- For instance, if you stay up late on your phone or computer, shut them off at least an hour before bed. Instead, do some reading, work on a crossword puzzle or listen to soft music.
- If your parent’s drinking keeps you up often at night, tell another adult. You need to be able to sleep restfully through the night without worrying about your parent.
Get regular physical activity.Exercise is really great at helping you fight stress and support your emotional well-being. The endorphins, or chemicals, released when you exercise may even lift your mood if you’re feeling down.
- Try to do at least 30 minutes of exercise on most days of the week.
- If you don’t participate in physical education or sports at school, try going for a walk or run around the block with your dog or turn up the music and dance in your room.
- If you're an adult, try signing up for a gym membership to keep yourself active.
Journal to express your thoughts and feelings.It can feel good to release all your frustrations about what’s happening at home with your parent. Write down what you’re going through in a journal. If you have a hard time journaling, write as if you’re explaining your day to a good friend.
- This journal doesn't have to be pen-and-paper. You can keep one on the computer, a tablet, your phone, or even online.
- If writing doesn't help, try drawing what you feel instead. These can be comics, illustrations, or scribbles.
Talk to a counselor.The stress of an alcoholic parent can wear on you, affecting your physical health and academic or job performance. Before things start to unravel, reach out and talk to a counselor. This professional is trained to help you cope with stress and find better ways of managing in school or work.
- If you are a student, you may be able to make an appointment with your school counselor.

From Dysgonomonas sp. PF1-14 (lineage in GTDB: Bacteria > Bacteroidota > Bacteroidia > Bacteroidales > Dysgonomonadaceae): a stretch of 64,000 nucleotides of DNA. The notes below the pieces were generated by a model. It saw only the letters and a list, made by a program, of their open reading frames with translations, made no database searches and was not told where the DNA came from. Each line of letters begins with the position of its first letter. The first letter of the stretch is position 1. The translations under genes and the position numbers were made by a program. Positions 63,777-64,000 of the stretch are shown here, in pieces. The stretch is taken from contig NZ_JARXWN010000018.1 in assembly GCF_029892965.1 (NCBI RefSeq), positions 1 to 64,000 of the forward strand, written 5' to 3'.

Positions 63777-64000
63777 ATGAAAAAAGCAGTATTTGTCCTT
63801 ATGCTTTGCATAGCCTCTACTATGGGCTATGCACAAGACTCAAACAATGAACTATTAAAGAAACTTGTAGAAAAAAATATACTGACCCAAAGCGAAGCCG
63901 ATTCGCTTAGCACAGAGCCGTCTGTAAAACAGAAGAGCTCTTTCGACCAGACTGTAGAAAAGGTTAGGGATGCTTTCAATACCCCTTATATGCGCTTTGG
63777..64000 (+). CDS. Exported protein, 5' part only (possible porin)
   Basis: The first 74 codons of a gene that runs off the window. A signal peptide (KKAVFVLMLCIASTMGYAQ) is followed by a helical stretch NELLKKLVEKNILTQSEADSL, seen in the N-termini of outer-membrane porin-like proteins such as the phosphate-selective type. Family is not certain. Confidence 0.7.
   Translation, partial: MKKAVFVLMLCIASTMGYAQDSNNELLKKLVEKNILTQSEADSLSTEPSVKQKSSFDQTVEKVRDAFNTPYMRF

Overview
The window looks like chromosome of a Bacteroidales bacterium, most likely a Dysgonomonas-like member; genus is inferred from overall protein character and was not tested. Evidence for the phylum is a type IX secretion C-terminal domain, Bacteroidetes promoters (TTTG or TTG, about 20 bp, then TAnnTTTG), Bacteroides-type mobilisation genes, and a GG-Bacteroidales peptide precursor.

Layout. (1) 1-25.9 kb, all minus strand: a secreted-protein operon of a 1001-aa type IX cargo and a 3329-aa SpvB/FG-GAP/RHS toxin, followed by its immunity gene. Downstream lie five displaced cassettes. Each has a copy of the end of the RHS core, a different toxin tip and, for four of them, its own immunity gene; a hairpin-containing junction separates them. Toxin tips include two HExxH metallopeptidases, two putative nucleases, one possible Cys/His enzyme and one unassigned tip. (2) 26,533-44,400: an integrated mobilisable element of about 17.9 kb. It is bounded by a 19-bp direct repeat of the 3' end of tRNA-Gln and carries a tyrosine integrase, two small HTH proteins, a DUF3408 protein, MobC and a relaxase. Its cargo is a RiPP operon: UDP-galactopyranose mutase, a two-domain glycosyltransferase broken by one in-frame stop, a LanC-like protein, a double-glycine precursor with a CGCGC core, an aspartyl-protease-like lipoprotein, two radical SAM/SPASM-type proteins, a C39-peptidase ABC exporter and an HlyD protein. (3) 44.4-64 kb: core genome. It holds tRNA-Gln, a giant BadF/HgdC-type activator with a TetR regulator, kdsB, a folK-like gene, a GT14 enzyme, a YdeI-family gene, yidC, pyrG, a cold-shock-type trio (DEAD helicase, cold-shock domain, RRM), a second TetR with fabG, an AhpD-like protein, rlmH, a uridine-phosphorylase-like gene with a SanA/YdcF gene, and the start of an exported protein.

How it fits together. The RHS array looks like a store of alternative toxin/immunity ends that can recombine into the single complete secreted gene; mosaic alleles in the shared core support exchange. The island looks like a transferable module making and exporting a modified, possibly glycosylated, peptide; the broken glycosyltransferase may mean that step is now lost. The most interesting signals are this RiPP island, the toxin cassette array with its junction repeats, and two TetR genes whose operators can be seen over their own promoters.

- If you are an adult, get an appointment through your job by talking to human resources or ask your family doctor for a referral.
- Get support and ideas for coping by joining Al-Anon () or Alateen, a nonprofit organization that offers support for people who care about someone with a drinking problem.
Get some distance.If you can, it may help to distance yourself from an alcoholic parent. As upsetting as that may be, it may be the only way you can protect your health and well-being.
- If you're a child, see if you can stay with other relatives or friends for a few days.
- If you're an adult, limit your visits to give yourself a break from your parent's bad habits.
Distracting Yourself from Home Life
Focus on your studies or career.If you want to take your mind off what’s happening back at home, throw yourself into school or work. Make an extra effort in all your classes and schedule in time to study after school each day. If you are an adult with a job, try to focus on keeping your performance up to par.
- If you have trouble studying at home, visit a coffee shop or library. If your grades are falling, considering seeking out a tutor to help you.
- If your parent's condition interferes with your job performance, ask for some time off to pull yourself together.
Get involved with extracurriculars.Staying busy can help you better cope with your parent’s drinking. The more productive things on your schedule, the less time you’ll have to sit around worrying. Plus, getting involved in sports, clubs, and organizations at your school or in your local community can keep you away from home a lot.
Develop hobbies.Do you have any interests outside of school, work, or extracurriculars? If so, commit extra time to pursuing those interests. If you don’t have any hobbies, consider what you like doing and figure out hobbies that might match your interests.
- For example, you might start writing stories or poems, playing a musical instrument, or babysitting for extra cash.
QuestionIs there something I can say or do to scare my parent into quitting drinking?
Licensed Professional CounselorLicensed Professional CounselorExpert AnswerUnless someone is intrinsically motivated to change their behavior, they won’t do it. The good news is, if you know what they care about most (hopefully you), keep showing them how their behavior is hurting you. If you find yourself in the position of taking care of them or “rescuing” them while they are drinking or after, stop. Allow them to experience the negative consequences themselves. At some point, you may decide that in order to take care of yourself, you need to live with another family member or friend. Sometimes when parents lose their kids, that’s when they realize they need help.Thanks!
QuestionHow can I help my other parent (non-alcoholic) not be so depressed?
Licensed Professional CounselorLicensed Professional CounselorExpert AnswerThere are many reasons for depression in the spouse of someone who has a drinking problem. Some of it can be alleviated through social support. Invite your other parent to go to an Alcoholics Anonymous meeting with you. There you can both connect with other people who can support you both. Do an Internet search to find a meeting in your area.Thanks!